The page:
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  1. Senior Member
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    #1

    Default Question about Digitally Signed Data

    I was reading the book on page 11-3 and it states that "if you want to send someone a message and have them be absolutely sure that it came from you, you can digitally sing it by using your private key to encrypt all or part of the data. Anyone receiving the message can then decrypt the encoded data by using your public key"

    Question is the statement saying that there are 2 public keys between each client? I'm confused when it says using YOUR public key. Or is there 1 public key?
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  3. Senior Member Nishesh.Prasad's Avatar
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    #2
    When using a key pair, the Logic behind Public Keys are that they are 'Publicly' available to Trusted parties ... having said that, the public key can also be transferred during the initial security negotiation that takes place while, lets say, Client A attempts to connect to Client B. Thus, there can be only 1 Public key corresponding to 1 Private key for any entity. Hence, when we say 'your' public key ... we mean 'Your' public key corresponding to 'Your' private key. Therefore, when you transmit a message encrypted with your Private Key .... the other party would be able to read it only after decrypting it & to do that it needs 'Your' public key.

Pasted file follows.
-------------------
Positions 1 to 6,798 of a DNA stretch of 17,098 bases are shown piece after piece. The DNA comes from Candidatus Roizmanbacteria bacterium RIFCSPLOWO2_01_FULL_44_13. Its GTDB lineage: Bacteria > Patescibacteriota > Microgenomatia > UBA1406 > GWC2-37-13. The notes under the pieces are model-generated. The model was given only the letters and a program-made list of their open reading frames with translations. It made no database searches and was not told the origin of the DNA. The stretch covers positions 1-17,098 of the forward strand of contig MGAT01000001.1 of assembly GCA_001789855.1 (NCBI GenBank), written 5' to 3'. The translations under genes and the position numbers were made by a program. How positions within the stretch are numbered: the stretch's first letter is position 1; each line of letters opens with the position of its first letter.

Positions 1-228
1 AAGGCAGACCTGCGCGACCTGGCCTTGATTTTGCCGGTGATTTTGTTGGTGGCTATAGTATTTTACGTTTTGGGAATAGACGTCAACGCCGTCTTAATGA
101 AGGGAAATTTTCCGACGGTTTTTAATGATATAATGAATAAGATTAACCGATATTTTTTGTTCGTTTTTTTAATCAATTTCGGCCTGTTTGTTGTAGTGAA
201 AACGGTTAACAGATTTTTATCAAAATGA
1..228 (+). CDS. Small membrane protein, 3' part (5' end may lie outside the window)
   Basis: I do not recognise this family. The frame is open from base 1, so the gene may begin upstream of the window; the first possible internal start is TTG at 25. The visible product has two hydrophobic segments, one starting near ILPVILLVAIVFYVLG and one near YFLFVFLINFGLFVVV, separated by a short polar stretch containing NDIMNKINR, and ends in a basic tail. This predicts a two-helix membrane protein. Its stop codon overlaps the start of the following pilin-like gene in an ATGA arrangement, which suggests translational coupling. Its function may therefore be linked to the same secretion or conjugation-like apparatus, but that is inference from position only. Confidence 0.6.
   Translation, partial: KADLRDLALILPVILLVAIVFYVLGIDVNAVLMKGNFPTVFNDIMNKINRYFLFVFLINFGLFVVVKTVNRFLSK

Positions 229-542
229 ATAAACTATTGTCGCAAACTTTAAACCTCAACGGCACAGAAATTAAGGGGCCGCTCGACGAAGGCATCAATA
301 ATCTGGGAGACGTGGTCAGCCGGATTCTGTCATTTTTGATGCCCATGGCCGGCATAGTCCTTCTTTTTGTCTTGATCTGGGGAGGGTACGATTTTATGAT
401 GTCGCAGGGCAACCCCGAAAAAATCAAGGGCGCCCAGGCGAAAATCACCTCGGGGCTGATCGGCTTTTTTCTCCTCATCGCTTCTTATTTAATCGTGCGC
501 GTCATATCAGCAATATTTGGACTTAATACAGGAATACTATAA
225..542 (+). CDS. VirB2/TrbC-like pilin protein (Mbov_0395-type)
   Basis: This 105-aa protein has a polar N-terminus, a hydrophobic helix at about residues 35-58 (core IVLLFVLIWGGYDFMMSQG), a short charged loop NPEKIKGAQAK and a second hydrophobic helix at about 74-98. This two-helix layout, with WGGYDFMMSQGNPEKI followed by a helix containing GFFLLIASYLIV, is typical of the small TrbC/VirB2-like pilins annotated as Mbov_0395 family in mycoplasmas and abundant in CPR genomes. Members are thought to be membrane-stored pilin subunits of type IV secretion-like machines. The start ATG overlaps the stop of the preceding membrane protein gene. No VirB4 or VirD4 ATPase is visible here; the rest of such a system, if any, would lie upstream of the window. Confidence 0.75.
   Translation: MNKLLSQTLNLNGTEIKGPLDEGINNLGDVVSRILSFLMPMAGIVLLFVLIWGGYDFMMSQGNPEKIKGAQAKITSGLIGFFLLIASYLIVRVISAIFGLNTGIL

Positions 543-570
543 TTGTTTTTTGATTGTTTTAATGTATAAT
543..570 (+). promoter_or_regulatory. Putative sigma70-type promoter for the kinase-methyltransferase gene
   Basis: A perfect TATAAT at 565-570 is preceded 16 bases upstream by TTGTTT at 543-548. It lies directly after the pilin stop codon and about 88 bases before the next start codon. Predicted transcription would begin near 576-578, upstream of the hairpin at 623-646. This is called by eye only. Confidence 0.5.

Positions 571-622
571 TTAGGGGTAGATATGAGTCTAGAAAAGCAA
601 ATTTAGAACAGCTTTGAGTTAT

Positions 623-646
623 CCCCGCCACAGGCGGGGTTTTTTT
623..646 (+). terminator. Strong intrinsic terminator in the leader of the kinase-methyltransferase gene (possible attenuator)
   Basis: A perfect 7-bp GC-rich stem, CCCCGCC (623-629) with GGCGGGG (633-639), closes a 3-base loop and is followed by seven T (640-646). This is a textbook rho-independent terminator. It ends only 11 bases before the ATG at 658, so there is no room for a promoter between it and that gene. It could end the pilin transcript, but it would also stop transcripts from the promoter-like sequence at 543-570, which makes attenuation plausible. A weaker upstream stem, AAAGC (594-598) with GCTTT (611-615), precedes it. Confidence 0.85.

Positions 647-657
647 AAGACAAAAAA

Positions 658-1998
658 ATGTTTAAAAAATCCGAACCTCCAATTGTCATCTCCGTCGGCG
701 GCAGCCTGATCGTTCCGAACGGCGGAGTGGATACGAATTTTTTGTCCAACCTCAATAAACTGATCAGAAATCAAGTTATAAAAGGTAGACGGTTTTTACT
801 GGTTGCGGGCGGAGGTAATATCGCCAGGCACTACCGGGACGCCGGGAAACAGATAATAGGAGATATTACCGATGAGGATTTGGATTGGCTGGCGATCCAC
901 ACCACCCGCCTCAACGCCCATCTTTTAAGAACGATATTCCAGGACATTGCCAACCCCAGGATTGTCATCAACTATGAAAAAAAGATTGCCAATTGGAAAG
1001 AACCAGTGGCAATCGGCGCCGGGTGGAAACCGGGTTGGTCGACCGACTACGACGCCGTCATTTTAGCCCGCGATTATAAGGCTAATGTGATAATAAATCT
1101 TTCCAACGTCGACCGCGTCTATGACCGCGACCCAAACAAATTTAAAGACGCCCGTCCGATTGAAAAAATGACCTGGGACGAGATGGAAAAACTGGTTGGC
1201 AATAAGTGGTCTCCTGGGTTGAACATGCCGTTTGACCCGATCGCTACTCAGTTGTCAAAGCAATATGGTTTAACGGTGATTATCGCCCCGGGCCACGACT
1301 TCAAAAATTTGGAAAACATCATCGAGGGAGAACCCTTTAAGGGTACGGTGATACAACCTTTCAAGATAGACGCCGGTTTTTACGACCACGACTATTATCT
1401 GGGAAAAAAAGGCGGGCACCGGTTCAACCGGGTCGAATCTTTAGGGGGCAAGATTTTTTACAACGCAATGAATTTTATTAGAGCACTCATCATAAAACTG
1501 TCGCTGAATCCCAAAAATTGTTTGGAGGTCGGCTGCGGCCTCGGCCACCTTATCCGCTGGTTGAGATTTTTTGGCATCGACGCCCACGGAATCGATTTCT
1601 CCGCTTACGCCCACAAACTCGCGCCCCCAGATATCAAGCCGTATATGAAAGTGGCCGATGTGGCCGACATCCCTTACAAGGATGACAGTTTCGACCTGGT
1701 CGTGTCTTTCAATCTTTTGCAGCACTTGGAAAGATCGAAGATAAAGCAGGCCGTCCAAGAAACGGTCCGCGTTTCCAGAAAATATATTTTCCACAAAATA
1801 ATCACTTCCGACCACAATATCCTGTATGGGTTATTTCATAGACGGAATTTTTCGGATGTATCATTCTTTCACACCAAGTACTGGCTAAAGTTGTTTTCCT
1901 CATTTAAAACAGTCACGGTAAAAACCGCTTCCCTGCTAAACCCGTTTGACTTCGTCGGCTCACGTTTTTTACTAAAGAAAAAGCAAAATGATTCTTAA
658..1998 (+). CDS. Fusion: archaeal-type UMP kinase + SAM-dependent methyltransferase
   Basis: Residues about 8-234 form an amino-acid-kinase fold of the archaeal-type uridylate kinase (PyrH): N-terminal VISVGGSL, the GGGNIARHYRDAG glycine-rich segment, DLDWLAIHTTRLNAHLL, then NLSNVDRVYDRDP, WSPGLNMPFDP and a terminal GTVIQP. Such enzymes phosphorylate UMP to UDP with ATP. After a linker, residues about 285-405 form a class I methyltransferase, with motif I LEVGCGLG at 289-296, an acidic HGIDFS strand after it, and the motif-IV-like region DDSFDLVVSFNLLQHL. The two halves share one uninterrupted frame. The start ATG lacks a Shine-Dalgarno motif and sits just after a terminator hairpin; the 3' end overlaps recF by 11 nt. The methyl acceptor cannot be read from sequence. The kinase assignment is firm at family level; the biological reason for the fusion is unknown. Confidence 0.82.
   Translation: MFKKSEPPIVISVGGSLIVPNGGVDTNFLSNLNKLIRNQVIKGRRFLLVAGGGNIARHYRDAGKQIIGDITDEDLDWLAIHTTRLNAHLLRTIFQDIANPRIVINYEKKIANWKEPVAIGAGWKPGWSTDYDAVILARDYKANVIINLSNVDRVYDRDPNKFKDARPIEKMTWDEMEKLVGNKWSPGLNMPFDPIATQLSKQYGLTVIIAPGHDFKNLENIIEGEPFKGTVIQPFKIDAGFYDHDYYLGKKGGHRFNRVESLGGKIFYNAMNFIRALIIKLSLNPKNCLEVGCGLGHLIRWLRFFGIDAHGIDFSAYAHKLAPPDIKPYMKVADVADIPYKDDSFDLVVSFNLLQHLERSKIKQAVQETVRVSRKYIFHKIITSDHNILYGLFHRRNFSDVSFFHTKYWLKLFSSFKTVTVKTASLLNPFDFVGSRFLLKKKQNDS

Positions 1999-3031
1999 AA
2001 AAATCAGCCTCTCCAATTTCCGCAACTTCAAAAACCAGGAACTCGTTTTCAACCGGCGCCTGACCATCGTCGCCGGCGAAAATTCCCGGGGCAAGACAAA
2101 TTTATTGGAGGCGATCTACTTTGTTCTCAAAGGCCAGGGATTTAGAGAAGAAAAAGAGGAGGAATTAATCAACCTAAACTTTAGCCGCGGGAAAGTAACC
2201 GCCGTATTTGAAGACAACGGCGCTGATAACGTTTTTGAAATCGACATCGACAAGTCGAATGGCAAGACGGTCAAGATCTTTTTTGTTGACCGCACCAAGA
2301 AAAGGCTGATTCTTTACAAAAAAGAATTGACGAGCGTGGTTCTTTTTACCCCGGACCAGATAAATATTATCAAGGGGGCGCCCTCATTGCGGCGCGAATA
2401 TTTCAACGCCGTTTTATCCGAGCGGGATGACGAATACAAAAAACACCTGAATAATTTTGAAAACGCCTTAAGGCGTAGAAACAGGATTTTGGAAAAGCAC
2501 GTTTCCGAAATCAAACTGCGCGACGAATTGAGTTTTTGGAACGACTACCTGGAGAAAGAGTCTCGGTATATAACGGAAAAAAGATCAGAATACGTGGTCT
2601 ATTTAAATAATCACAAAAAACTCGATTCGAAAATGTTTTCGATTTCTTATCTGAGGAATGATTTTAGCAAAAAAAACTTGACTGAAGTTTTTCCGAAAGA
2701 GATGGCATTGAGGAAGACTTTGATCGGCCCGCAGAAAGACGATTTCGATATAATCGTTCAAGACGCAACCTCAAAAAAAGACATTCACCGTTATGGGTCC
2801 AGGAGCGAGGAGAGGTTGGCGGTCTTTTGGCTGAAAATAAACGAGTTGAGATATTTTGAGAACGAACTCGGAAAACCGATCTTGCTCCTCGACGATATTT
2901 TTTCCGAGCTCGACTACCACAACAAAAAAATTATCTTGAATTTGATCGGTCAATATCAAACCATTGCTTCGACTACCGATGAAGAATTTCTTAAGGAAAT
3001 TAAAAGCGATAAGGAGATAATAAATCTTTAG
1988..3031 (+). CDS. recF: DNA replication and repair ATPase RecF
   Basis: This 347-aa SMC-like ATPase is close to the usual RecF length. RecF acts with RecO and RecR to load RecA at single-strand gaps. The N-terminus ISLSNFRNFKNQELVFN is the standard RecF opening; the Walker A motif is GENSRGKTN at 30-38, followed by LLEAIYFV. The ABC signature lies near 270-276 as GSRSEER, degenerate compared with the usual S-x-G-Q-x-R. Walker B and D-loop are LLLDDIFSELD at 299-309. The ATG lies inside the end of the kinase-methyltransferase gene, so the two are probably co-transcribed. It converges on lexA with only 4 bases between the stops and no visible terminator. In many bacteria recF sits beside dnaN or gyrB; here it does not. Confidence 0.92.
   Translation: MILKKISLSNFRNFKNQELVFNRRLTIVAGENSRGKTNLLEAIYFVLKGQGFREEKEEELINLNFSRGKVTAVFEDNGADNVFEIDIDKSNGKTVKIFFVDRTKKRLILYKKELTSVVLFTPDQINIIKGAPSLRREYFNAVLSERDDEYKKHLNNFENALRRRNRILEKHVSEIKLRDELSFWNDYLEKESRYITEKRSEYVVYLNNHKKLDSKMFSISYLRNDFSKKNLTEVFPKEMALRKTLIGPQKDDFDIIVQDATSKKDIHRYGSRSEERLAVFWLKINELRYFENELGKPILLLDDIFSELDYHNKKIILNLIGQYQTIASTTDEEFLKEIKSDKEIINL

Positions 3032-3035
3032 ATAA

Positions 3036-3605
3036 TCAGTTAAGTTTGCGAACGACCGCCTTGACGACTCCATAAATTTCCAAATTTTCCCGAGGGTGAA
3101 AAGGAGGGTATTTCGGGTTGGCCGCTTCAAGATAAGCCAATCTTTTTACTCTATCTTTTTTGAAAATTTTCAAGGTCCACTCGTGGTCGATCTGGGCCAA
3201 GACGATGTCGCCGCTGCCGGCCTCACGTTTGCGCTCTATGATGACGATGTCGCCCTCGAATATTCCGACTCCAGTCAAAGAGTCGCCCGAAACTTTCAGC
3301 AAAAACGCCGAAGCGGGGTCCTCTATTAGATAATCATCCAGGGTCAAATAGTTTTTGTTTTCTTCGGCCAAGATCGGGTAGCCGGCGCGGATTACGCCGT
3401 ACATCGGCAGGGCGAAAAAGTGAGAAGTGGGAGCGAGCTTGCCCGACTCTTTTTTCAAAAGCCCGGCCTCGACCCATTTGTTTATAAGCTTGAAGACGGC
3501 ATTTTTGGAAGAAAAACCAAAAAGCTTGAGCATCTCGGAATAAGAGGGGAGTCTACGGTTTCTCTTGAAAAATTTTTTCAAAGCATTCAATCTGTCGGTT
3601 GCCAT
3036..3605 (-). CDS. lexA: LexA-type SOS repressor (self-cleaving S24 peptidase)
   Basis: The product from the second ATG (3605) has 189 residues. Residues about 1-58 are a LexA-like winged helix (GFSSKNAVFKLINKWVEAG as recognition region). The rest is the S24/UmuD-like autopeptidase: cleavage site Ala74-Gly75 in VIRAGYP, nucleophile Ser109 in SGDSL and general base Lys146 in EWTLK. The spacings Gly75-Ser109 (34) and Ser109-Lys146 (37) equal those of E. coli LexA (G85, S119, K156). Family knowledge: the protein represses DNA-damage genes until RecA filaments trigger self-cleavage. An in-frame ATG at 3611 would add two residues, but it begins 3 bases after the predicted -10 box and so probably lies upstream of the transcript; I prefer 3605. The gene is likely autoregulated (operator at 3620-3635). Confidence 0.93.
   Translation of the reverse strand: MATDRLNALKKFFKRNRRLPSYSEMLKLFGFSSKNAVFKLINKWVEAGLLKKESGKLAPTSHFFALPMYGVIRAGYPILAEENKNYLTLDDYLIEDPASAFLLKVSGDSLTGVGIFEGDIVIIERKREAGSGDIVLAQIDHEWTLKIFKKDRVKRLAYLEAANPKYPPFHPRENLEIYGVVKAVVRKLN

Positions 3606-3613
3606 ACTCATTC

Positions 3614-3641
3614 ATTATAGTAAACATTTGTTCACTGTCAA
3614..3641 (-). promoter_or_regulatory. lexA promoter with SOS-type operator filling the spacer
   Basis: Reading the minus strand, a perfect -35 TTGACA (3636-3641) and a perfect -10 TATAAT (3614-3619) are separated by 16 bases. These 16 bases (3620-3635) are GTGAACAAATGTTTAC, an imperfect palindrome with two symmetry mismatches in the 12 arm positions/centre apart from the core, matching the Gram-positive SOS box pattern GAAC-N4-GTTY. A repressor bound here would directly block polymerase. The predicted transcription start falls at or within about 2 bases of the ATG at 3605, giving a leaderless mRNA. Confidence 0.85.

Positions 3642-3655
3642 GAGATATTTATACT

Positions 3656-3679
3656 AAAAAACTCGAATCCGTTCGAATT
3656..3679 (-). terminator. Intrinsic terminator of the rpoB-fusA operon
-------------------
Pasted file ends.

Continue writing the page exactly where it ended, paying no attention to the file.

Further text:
cheers.
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  4. Senior Member
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    #3
    Ah ok. Thanks for clearing that up! One more question. I just finished the lesson about digital certificates and was wondering where are the private keys stored? I know they should be stored in a safe place.
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  5. Senior Member Nishesh.Prasad's Avatar
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    #4
    The archived version of the Private Key pair is stored in the CA Database - normally the Root. The key can be retrieved from the CA Database ONLY by a Certificate Manager which is in an encrypted PKCS #7 file format. Mind you, the key can only be 'retrieved' in the encrypted format but cannot be decrypted by the Certificate Manager. The CM then forwards the PKCS #7 file encrypted with the KRA's public key to KRA [Key Recovery Agent] who can first decrypt the encrypted PKCS #7 file using his own Private key and then decrypt the PKCS #7 file using the KRA Certificate onto a PKCS # 12 file which is the User's Private Key. This PKCS #12 file is then sent to the original user encrypted with a Secret Key for the User to decrypt it on the Other end.

    cheers.
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  6. MIPS processor please Mishra's Avatar
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    #5
    C:\Documents and Settings\%username%\Application Data\Microsoft\Crypto\RSA
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